blood agar. White circles are gamma hemolysis. Green circles denote beta hemolysis. Colony that only
appeared on sample of orange juice. Gram stain of unknown colony on orange juice. 1000x Capsule stain of orange juice colony. 1000x Results (contd):
Bacteria consistent with Corynebacterium was identified Gram positive, curved slender rods in V shape colonies appear convex and semiopaque on enriched media Alpha-hemolytic colony on blood agar of water 1000x Gamma-hemolytic colony on
blood agar of orange juice 1000x Beta-hemolytic colony 1000x. Gram stain of white colony on soda agar plate 1000x Gram stain of brown colony on soda agar plate 1000x.
Discussion: Indicator organisms Streptococcus Gram positive cocci in pairs or long chains Facultative anaerobes Exhibits alpha and beta hemolysis, depending on the species Found in the normal flora of the mouth and upper respiratory tract S. pyogenes and S. pneumoniae are the species that commonly cause disease in humans
Corynebacterium Gram positive straight to slightly curved rods forming V- or L-shapes Colonies are convex and semiopaque with a matted surface. Found on the mucous membranes Corynebacterium diphtheriae causes the disease diphtheria Pneumonia: Inflammation of the lungs do to microbial infection.
Can be acquired through contact with an infected person and airborne microbes. Medicinenet.com 2006 Treatment: antibiotics Prevention: take care of yourself, wash your hands, dont smoke, dont infect others Symptoms include: shaking
chills, a high fever, sweating, chest pain (pleurisy) and a cough that produces thick, greenish or yellow phlegm Strep throat: An infection of the upper respiratory tract, specifically the pharynx. A.D.A.M. Medical Illustration Team 2004
Prevention: wash your hands and do not share drinks with infected person Symptoms: Throat pain, difficulty swallowing, red and swollen tonsils, sometimes with white patches or streaks, swollen, tender lymph glands in the neck, fever, headache Treatment: antibiotics,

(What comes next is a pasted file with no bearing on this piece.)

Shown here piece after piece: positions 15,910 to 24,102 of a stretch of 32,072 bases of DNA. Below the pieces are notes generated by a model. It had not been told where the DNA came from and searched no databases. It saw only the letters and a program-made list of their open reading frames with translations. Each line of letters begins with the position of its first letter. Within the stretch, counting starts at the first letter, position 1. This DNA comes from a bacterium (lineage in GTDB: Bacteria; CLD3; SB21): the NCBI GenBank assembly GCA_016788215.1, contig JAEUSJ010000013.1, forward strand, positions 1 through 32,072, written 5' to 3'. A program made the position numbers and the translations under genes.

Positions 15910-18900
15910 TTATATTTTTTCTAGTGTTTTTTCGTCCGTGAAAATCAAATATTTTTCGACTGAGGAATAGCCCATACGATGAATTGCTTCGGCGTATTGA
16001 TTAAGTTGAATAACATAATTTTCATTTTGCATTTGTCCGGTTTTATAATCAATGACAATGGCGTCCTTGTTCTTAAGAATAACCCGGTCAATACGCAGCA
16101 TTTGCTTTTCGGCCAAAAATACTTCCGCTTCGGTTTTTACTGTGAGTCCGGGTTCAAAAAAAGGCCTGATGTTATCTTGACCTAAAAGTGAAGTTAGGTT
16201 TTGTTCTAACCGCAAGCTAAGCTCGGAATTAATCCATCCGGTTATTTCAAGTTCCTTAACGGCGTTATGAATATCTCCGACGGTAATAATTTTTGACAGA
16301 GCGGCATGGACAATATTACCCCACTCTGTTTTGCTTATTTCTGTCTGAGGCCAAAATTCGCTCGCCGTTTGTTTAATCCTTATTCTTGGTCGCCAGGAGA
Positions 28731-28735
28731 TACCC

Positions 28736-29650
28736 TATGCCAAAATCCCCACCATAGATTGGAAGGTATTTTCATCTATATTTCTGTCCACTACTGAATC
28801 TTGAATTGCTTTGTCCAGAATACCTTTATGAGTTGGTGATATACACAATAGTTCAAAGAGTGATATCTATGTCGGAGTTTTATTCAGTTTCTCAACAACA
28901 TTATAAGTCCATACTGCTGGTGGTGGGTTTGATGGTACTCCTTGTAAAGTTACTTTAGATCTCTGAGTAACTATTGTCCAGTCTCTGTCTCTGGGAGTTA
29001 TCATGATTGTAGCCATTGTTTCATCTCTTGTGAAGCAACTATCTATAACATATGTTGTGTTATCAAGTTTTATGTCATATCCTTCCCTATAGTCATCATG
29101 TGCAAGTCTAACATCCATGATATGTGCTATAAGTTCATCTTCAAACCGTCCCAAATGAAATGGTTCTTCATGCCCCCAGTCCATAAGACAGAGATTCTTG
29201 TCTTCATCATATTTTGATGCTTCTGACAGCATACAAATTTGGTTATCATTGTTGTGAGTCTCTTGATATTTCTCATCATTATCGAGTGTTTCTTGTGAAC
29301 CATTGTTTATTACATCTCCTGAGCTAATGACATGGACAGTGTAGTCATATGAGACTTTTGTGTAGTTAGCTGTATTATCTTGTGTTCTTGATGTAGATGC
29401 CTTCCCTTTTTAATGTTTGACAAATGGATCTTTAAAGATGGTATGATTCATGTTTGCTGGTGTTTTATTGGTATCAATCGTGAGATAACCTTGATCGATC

such as penicillin, amoxicillin, and azithromycin. Unfinished prescriptions can lead to rheumatic fever. Diphtheria Contagious infection of the throat and nose. Symptoms are caused by toxins secreted by the microbe. Transmission is through contact with infected
individuals. Virtual Pediatric Hospital Prevention: diphtheria vaccine Symptoms: sore throat and mild fever, membrane forms around throat and tonsils, lymph glands and tissue on both sides of the neck to swell a large size.
Treatment: antibiotics (erythromycin) and antitoxins Significance of backwash: possible transmittance of pathogenic bacteria, such as S. pneumoniae, S. pyogenes, and C. diphtheriae. growth of bacteria from samples in experiment indicates that oral bacteria can be transferred to a beverage if that beverage is shared, the bacteria can enter another person and cause disease Bibliography
Boone, David and Garrity, George (ed.) Bergey's Manual of Systematic Bacteriology. Springer. 2005. Imrey, PB, Jackson, LA, Ludwinski, PH, England 3 rd, AC, Fella, GA, Fox, BC, Isdale, LB, Reeves, MW and Wenger, JD. Meningococcal carriage, alcohol consumption, and campus bar patronage in a serogroup C meningococcal disease outbreak. Journal of Clinical Microbiology 33(12). 1995. Kohn, W., Collins, A., Cleveland, J., Harte, J., Eklund, K., and Malvitz, D. Guidelines for Infection Control in Dental Health-Care Settins 2003. Morbidity and Mortality Weekly Report 52(RR17). 2003. Center
for Disease Control and Prevention. 25 April 2006. http://www.cdc.gov/mmwr/preview/mmwrhtml/rr5217al.htm. Madigan, M. and Martinko, J. Brock Biology of Microorganisms. Upper Saddle River: Pearson Education, Inc. 702. Meningococcal Disease. Division for Bacterial and Mycotic Diseases. 2005. Centers for Disease Control and Prevention. May 2006 http://www.cdc.gov/ncidod/dbmd/diseaseinfo/meningococcal_g.htm# Is%20meningitis%20contagious .
Prokaryotes. Springer New York, 2004. http://126.96.36.199:8080/prokPUB/index.htm.